Hundreds were virtually on hand Tuesday to take part in discussions about the County’s ongoing response to the pandemic when County Executive Marc Molinaro hosted his latest online COVID-19 Town Hall. Executive Molinaro provided residents with the latest news about the local impact of the pandemic and took time to answer their questions. Molinaro noted Dutchess County meets all metrics required to re-open as per the criteria reviewed by the Mid-Hudson Regional Control Room, which is led by representatives from the Governor’s office. However, the Mid-Hudson region overall has not yet been approved to begin Phase One reopening. Reopening can only begin with approval for the region – counties may not begin reopening independently. One of the current impediments to the Mid-Hudson region’s approval to begin Phase One reopening is a change made yesterday to the requirement for contact tracers. While Dutchess County meets the State-mandated metric of 30 contact tracers per 100,000 population, with more than 90 contact tracers; the Mid-Hudson Regional Control Room announced yesterday the number of contract tracers for the region would now be based on infection rate, rather than population – and more than 1,800 contact tracers are needed regionwide. Dutchess County’s required number of contact tracers is now 250.

Executive Molinaro also noted that on Tuesday the State provided Dutchess County with hundreds of results from tests conducted in April, skewing the County’s cumulative number of confirmed cases, as seen on the Dutchess County COVID-19 Community Impact Dashboard. Many of the individuals whose test results were received late Tuesday have since been categorized as “recovered,” as they have completed their 14-day quarantine. The County’s Recovery Center, located at Dutchess Community College’s Conklin Hall Dormitory, has been stood down without a single COVID-19 patient utilizing the facility as local hospital capacity has remained stable. Established in partnership with Nuvance Health in April, the County set up the center in case it was needed for COVID patients who were recovering and didn’t need to stay in the hospital but couldn’t return home immediately after being discharged. Local hospital capacity continues to be stable, an important metric toward Phase One re-opening.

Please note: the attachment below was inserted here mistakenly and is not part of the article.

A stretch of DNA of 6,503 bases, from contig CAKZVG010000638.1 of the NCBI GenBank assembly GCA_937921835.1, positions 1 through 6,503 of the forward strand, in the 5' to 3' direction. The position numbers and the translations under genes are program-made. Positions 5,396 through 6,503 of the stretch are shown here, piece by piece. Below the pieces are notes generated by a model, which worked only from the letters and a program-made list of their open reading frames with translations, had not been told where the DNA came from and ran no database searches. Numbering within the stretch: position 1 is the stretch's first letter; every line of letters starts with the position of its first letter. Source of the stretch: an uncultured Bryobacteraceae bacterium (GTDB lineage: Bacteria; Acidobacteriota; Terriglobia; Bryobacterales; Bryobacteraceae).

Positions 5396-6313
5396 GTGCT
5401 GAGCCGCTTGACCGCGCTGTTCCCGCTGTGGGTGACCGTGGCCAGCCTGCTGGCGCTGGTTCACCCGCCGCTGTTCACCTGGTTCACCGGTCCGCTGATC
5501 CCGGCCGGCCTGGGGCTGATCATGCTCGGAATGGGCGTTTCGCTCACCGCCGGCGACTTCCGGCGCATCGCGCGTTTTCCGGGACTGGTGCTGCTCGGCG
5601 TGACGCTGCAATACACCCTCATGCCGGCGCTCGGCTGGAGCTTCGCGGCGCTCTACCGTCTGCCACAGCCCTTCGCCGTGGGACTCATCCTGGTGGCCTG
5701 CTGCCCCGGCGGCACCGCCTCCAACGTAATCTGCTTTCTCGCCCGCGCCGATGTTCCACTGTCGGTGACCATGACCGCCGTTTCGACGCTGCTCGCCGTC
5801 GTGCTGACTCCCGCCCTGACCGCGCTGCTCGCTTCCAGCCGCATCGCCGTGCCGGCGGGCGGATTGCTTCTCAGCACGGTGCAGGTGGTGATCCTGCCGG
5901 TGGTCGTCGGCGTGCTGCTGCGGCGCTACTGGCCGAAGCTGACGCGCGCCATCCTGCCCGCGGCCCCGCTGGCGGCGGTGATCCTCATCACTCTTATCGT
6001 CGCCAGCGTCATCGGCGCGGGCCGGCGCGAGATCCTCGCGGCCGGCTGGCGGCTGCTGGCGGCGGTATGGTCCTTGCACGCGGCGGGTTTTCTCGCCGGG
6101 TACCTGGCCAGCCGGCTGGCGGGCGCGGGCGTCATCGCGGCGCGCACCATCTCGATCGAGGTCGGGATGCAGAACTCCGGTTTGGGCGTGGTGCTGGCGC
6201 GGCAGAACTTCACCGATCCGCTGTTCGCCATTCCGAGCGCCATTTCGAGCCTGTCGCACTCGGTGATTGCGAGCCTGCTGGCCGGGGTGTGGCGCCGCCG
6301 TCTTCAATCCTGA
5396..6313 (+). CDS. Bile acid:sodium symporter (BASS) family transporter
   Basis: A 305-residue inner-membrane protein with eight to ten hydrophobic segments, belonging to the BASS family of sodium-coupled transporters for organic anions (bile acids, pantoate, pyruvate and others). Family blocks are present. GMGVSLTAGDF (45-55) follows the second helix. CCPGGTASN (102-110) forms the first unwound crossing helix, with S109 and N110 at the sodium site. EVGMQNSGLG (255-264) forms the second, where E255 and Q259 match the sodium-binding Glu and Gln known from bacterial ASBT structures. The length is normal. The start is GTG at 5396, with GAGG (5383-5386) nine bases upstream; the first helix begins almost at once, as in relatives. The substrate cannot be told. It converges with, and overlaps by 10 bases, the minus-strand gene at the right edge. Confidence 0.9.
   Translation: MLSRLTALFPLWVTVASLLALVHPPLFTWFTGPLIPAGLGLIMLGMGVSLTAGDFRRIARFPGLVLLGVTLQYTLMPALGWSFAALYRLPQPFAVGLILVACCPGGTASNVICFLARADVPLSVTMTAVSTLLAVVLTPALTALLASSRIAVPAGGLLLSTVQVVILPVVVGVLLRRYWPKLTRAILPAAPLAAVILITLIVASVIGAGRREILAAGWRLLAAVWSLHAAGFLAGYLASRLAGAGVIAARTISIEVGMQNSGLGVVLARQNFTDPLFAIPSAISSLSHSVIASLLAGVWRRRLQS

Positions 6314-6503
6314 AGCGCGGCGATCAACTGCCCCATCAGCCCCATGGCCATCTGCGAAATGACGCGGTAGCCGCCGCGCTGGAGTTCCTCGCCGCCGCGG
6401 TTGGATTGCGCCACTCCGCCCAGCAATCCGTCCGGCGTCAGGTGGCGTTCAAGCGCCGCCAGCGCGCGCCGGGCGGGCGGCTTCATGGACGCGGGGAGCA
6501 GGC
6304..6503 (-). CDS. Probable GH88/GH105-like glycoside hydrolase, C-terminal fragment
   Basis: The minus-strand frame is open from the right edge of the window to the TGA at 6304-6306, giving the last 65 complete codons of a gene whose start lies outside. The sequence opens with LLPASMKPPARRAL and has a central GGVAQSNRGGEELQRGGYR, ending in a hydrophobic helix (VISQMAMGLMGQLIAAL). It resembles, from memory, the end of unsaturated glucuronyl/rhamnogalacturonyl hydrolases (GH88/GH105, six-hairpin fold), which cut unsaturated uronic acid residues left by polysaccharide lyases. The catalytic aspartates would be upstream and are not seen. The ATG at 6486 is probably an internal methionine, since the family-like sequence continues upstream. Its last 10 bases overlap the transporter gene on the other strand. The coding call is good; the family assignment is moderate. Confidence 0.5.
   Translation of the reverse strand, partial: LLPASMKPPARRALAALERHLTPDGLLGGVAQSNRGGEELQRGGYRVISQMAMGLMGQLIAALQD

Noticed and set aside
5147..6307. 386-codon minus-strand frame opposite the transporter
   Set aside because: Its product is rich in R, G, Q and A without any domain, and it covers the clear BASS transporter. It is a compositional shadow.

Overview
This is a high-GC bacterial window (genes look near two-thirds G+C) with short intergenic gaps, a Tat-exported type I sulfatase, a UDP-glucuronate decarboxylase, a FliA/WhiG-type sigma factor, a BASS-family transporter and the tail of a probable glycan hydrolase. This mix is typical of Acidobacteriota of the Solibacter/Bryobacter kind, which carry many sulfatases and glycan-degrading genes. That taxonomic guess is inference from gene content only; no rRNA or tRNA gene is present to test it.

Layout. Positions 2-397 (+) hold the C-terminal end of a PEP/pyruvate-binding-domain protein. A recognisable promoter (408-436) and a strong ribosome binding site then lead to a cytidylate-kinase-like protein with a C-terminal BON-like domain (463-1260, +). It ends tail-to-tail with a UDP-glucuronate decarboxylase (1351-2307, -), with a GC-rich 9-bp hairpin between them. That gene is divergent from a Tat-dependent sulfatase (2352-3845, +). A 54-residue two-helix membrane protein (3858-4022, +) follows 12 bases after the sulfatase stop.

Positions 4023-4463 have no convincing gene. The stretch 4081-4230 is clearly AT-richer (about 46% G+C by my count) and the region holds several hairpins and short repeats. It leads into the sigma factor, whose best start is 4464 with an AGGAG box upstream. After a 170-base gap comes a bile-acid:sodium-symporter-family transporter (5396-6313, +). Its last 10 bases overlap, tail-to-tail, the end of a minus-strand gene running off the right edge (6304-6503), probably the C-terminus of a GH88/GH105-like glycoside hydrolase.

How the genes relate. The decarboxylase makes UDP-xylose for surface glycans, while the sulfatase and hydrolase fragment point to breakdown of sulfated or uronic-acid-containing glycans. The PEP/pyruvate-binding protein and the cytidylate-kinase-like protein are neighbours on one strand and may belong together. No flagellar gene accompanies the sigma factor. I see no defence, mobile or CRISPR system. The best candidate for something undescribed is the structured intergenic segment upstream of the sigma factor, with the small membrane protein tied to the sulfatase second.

Meanwhile, in Columbia County, officials are busy navigating the first days of the reopening of the economy under Phase One of New York State’s New York Forward Plan. Columbia County Board of Supervisors Chairman Matt Murell noted on Wednesday, “There’s definitely some confusion in terms of what businesses and individuals can and can’t do as we begin to emerge from New York on PAUSE.” Murell added, “for businesses looking to reopen under Phase One, a reopening plan must be completed and available on premises for health authorities before the business can open.” Phase One includes construction, manufacturing and wholesale supply chain; retail for curbside pickup and drop-off or in-store pickup; agriculture, forestry and fishing; as well as low-risk business and recreational activities, including drive-in movie theaters and some outdoor activities.

Photo courtesy of the Dutchess County Government’s Facebook page

To view the full town hall update visit the Dutchess County Government’s YouTube page.

New York State has recently added a “Reopening Tool,” designed to let businesses know when they may reopen in a particular region. For more information, click here